Today we’ve got a special DIY treat from author and master calligrapher/designer Molly Suber Thorpe of Plurabelle Calligraphy, whose gorgeous new book, Modern Calligraphy, is available now wherever books are sold! If you love the look of calligraphy, but can’t quite justify the price tag, Molly’s book teaches you everything you need to know to make your wedding invitations and wedding pretties look profesh. We had a chance to preview a copy of Modern Calligraphy, and it is a bargain at twice the price! Here’s an easy DIY project from Molly’s book that’s fun to try even if your calligraphy skills are at (what can generously be described as) a beginner level. Take it away, Molly!
These beautiful place cards will make a statement on any table. Each card has a unique watercolor wash background flecked with contrasting acrylic paint, and the possible color combinations of watercolor and calligraphy are endless. This project can be made over and over again and adapted to any occasion, whether it’s a wedding reception, holiday dinner, or birthday party.
- Level: Beginner
- Yield: 75 place cards
- Time: 8 hours (including drying time)
- Budget: $65.00
- 90 3.5×6-inch pieces pieces of heavy watercolor paper cut
- Pan of assorted watercolors
- 1 tbsp acrylic paint in an accent color for splattering
- 2 tbsp table salt
- Ink, watercolor or gouache of your choice for the calligraphy
- 1-inch-wide artist tape
- Wide paint brush
- Small paint brush for watercoloring
- Dish of water
- Paper towels
- Bone folder
- Calligraphy nib and holder
- Old toothbrush
1. Apply a strip of artist tape across the full width of each watercolor paper card, starting 1 inch up from the bottom short edge. Press the tape down firmly, especially along the edges, so that no watercolor will be able to seep underneath. There should now be 1 inch of paper exposed below the tape and 4 inches exposed above it.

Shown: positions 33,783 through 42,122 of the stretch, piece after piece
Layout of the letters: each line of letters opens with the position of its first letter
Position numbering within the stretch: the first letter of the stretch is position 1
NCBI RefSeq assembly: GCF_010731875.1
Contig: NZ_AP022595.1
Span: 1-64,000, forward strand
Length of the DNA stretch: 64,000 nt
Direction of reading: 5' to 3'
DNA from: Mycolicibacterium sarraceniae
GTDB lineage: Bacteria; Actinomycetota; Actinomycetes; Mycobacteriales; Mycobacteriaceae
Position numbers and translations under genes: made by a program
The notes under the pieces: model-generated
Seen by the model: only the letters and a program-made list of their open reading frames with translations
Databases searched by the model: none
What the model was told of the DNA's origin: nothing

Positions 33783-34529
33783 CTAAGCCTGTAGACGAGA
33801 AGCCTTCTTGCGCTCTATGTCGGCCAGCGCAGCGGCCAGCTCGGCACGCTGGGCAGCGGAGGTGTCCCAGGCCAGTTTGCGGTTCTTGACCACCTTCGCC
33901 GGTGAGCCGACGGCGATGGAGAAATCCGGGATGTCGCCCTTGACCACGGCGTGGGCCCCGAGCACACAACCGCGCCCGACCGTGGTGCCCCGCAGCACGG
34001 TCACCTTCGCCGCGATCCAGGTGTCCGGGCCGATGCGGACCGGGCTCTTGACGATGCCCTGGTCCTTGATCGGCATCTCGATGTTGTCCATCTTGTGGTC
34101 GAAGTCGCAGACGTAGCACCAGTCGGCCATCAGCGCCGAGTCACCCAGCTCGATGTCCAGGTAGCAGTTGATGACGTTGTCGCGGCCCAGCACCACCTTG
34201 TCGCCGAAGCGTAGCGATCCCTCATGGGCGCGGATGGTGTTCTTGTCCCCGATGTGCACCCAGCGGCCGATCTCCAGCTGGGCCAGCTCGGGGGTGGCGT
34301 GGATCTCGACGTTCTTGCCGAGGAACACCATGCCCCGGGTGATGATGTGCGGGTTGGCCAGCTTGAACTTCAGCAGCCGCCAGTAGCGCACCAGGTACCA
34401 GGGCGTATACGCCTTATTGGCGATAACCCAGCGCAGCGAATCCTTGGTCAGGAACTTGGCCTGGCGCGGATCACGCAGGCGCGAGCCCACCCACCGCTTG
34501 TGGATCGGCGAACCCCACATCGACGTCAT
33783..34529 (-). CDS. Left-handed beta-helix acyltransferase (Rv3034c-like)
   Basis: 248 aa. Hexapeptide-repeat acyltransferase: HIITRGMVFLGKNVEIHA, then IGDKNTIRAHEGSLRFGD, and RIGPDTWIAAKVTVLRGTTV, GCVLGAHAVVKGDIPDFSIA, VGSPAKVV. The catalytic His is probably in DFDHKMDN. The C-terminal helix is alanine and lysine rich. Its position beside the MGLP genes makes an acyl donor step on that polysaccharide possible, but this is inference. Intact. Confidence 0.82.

2. Using the large paint brush, brush both the front and back of each card with water, then pat dry with a paper towel. (This prevents the paper fibers from expanding unevenly and warping.) Since there are so many cards, I recommend painting about twelve at a time so your workspace doesn’t get too cluttered.
3. Using the smaller paint brush, paint the cards with an abstract watercolor design in the colors of your choice. (I normally combine two to four watercolor shades per card, but play around with what you like best.) Don’t let this step scare you! This should be liberating because there is no wrong way to do it. You can fill up the entire paper with paint or leave portions of it unpainted. You can overlap the colors or keep them from touching. You can paint uneven blobs or perfect pinstripes or streaks fanning out in circles like fireworks. You can use light, similar shades for an elegant, understated look, or bright, contrasting ones for a bold, festive effect. Each card can be different – if you use the same colors, they will tie together in a series.
4. If your paper is soaking wet, blot off excess watercolor with a folded paper towel. Then sprinkle the cards with a pinch of table salt. The salt crystals create a unique pattern by absorbing the wet color they land on, producing slightly lighter spots when you brush off the salt later (see step 6).
5. With the old toothbrush, splatter acrylic paint randomly over the card. Choose a color that will really stand out from the background colors you chose. I really like using gold to add some sparkle. Lay flat and let dry.
6. Brush off the salt and carefully peel off the tape. If the cards aren’t flat (which can happen in humid weather), press them between a stack of books overnight.
7. Fold the cards in half and make a sharp crease with a bone folder.
8. Use ink, watercolor, or gouache to calligraph the guests’ names in the blank strip on each card. If you’re nervous about messing up, just practice each name on scrap paper a few times until you’re comfortable. Let dry completely.